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Tuesday, September 20, 2016

25-year-old Malaysian PhD student gets global recognition for solving 'Superbug' infection

At the age when most of her peers are still trying to figure out their lives after college, 25-year-old Shu Lam is already being hailed by the international scientific community for her ground-breaking research that could change the way we treat infections.

The PhD student at Melbourne University has developed a star-shaped protein that can rip apart the walls of resistant superbugs – and kill them, a novel approach that surprisingly no one else has come close to discovering.

Her scientific breakthrough was published by the prestigious Nature Microbiology journal on 13 September, propellling her into the international spotlight with global media coverage of her work.

South China Morning Post spotlighted the Malaysian PhD candidate at the University of Melbourne in a recent news report describing her as the "star of the show".

In recent years, even our local health authorities have raised the warning about bacteria that are increasingly resistant to antibiotics, evolving into "superbugs" that can turn into epidemics to kill millions of people a year.

The Johorean lass together with a 10 person team of researchers at the Melbourne School of Engineering discovered that a chain of star-shaped polymer molecules can destroy antibiotic-resistant bacteria without hurting healthy cells.

While the limelight is certainly glamorous, the reality of scientific research is hours and years slogging away peering into a microscope and overcoming plenty of dead ends as experiment after experiment failed, Shu Lam was quoted by media reports.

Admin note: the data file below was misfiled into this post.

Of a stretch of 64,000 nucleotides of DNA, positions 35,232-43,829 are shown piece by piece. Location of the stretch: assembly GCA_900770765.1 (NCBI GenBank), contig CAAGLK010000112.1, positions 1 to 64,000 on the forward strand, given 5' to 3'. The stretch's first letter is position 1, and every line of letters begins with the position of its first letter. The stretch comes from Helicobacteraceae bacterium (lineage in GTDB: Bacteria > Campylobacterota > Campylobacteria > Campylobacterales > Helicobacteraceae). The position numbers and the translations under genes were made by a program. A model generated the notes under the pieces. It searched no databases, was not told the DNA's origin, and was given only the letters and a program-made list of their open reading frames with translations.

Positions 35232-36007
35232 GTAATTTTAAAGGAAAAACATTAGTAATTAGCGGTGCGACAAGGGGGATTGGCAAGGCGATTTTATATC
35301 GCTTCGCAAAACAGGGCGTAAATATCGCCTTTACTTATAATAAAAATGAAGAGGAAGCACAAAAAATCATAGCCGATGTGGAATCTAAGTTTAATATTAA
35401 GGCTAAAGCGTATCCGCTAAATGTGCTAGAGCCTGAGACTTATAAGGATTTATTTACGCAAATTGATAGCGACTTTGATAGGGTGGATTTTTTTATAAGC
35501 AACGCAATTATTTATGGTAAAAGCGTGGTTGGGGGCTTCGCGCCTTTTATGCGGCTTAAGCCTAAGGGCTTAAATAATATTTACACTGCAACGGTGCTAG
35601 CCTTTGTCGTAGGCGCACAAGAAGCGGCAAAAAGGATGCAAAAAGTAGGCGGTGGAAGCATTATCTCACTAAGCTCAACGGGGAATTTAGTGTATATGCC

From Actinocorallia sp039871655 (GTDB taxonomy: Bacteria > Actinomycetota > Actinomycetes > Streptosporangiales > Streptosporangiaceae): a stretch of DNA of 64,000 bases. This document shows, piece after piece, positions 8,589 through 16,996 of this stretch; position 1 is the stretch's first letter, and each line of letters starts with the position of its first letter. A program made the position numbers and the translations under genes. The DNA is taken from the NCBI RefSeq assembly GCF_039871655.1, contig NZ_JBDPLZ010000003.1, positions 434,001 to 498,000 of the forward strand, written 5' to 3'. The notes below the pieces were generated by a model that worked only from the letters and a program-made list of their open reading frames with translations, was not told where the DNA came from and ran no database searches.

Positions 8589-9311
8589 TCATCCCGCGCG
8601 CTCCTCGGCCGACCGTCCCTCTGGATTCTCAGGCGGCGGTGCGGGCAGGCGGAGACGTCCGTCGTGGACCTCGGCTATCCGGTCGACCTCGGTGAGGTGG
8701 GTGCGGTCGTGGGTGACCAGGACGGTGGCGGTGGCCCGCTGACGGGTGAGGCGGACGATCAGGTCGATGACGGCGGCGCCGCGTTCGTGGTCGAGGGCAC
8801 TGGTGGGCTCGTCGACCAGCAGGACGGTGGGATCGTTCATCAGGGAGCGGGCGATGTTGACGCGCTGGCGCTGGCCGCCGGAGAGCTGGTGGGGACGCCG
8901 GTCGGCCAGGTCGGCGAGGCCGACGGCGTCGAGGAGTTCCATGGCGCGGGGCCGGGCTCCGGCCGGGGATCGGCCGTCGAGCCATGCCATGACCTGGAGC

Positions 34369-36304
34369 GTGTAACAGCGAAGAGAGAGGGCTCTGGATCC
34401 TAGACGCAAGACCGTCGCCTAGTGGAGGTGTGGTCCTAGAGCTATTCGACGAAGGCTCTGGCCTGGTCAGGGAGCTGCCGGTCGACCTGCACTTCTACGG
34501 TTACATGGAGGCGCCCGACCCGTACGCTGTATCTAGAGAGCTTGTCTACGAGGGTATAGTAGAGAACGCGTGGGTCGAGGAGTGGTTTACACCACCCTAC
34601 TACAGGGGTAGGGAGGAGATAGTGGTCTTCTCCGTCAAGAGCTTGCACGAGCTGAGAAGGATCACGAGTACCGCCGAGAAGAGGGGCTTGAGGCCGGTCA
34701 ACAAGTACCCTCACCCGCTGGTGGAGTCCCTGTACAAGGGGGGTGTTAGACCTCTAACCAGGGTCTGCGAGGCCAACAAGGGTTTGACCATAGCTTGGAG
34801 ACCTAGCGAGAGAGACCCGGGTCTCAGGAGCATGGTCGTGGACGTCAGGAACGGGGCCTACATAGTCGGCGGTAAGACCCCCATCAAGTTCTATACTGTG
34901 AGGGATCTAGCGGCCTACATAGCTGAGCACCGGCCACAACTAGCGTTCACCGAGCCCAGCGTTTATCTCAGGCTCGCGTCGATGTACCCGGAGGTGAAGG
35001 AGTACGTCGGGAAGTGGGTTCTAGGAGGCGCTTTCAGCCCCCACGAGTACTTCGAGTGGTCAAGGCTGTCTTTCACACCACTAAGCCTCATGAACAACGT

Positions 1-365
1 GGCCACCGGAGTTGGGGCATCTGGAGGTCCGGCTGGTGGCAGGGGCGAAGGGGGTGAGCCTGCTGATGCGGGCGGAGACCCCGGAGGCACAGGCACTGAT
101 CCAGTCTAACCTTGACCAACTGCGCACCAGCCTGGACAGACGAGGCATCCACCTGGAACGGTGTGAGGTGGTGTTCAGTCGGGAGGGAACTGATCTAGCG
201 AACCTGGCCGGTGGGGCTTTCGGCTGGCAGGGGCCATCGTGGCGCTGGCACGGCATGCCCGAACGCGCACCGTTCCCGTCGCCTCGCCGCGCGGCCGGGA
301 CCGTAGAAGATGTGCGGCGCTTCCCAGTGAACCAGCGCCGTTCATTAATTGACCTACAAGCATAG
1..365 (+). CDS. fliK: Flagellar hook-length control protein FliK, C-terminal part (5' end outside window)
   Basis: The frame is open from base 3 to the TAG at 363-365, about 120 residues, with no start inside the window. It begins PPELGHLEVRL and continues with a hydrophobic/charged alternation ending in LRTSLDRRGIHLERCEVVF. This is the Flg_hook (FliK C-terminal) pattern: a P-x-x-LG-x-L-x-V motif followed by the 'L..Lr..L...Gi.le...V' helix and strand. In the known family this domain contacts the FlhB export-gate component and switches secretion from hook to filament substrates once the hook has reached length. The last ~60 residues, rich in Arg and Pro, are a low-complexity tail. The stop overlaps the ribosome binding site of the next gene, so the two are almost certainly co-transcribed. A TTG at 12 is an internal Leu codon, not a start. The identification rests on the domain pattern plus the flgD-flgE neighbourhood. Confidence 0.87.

“I’ve spent the past three and a half years researching polymers and looking at how they can be used to kill antibiotic resistant bacteria,” or superbugs," Shu Lam told This Week in Asia.

“We think superbugs will cause around 10 million deaths per year by 2050,” Lam said that her team's work is aimed at building better alternatives to antibiotics, Fairfax Media reports.

"It kills bacteria in multiple ways," Ms Lam said. "We designed it to break the cell wall apart but we also found it can trigger the cell to kill itself."

While her talk of structurally nano-engineered anti-microbial peptide polymers (SNAPPS) might unerve the unitiated, Shu Lam also showed that she is like any other typical twentysomething in a recent interview with the press.

I've just watched the Korean movie called 'Train to Busan'. I also like trying new cuisines and exploring cafes here because the food culture's very strong," Shu Lam revealed the K-pop fan within the scientist exterior.

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